Fensham-Smith, Amber; Welsh Government (Welsh Government Social Research, 2014-11-25)
      The research aimed to identify what works in engaging Gypsy and Traveller families in education with a specific focus on attainment, attendance, transition and retention. The research provides an account of good practice by drawing on the experiences of Traveller Education Service (TES) workers. It draws upon literature, a survey of Local Authorities and in-depth interviews with staff working in Traveller Education Services. It also offers a deeper insight into the complexities of engaging with families to inform other providers, practitioners and policy makers.
    • Handling difficulties in social, emotional and behaviour development

      Wearmouth, Janice; Cunningham, Laura; Cremin, Teresa; Burnett, Cathy; University of Bedfordshire (Routledge, 2018-03-14)
      This chapter focuses on difficulties experienced by children who demonstrate features of social, emotional and behavioural problems in schools, and ways to minimise the incidence of problematic behaviour. Schools play a critical part in shaping a young child’s identity as a learner (Bruner, 1996). Use of the terms ‘emotional and behavioural difficulties’ (EBD) (Warnock, 1978), or ‘social, emotional and behavioural difficulties’ (SEBD), as a label for some students who behave inappropriately is not always helpful. Poulou and Norwich (2002: 112) conclude, from a review of international studies, that the more teachers think student behaviour stems from problems within those students, such the ‘child’s innate personality’, ‘the more [teachers] may experience feelings of “stress” and even “helplessness” ’, and the less they may feel able to cope with difficult behaviour. The new Teachers’ Standards for Qualified Teacher Status, introduced in England from September 2012 (DfE, 2013), require teachers to take responsibility for promoting good behaviour in classrooms and elsewhere, have high expectations and maintain good relationships with pupils. Teachers can minimise the possibility of poor behaviour in classrooms if they recognise that appropriate behaviour can be taught (Rogers, 2013). Children can learn to make conscious choices about behaviour, even where it is associated with a genetic or neurological condition (Wearmouth, Glynn and Berryman, 2005). The chapter aims to familiarise teachers-in-training with * frames of reference commonly used in schools to research and understand social, emotional and behavioural difficulties, and form the basis for effective responses; * a range of effective responses in relation to these frames of reference; * an understanding that learning environments that are designed to support children to engage with their learning will reduce the possibility of undesirable behaviour in the first place.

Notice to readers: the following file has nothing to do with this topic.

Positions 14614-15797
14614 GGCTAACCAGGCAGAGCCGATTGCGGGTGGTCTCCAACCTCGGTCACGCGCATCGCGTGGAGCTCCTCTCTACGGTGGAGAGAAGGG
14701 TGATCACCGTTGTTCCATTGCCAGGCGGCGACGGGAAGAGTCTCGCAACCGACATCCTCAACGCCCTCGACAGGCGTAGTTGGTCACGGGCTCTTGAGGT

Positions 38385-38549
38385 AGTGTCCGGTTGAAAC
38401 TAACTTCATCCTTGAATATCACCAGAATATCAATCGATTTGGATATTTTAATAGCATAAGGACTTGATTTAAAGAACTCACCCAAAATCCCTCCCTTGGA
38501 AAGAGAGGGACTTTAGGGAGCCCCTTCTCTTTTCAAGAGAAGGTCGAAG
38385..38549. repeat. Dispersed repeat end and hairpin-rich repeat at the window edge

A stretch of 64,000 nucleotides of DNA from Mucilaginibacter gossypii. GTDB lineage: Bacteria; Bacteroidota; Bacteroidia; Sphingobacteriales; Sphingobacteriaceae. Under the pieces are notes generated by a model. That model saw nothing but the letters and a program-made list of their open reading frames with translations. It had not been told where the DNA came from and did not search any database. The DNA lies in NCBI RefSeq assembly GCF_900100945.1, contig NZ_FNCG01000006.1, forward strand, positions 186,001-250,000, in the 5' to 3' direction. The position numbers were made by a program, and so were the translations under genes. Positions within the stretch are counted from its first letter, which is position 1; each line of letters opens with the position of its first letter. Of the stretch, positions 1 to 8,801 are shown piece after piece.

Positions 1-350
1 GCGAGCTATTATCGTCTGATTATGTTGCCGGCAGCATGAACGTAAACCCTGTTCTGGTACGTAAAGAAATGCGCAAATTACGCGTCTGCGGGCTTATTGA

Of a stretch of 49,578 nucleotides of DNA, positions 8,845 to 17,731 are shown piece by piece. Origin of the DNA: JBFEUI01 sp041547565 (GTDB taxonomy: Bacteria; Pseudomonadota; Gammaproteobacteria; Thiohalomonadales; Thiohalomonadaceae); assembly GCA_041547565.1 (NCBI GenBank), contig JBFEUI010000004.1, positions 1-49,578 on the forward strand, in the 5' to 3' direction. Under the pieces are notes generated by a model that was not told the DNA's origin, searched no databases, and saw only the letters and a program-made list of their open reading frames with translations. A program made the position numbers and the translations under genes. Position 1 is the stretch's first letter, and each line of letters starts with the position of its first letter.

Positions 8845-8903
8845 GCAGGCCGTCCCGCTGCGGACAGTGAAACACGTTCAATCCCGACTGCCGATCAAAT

• How the vision of a clinician and an educator brought the MA Dental Law and Ethics course to life.

      Wassif, Hoda; D'Cruz, L.; University of Bedfordshire; Dental Protection (Springer Nature, 2017-09-22)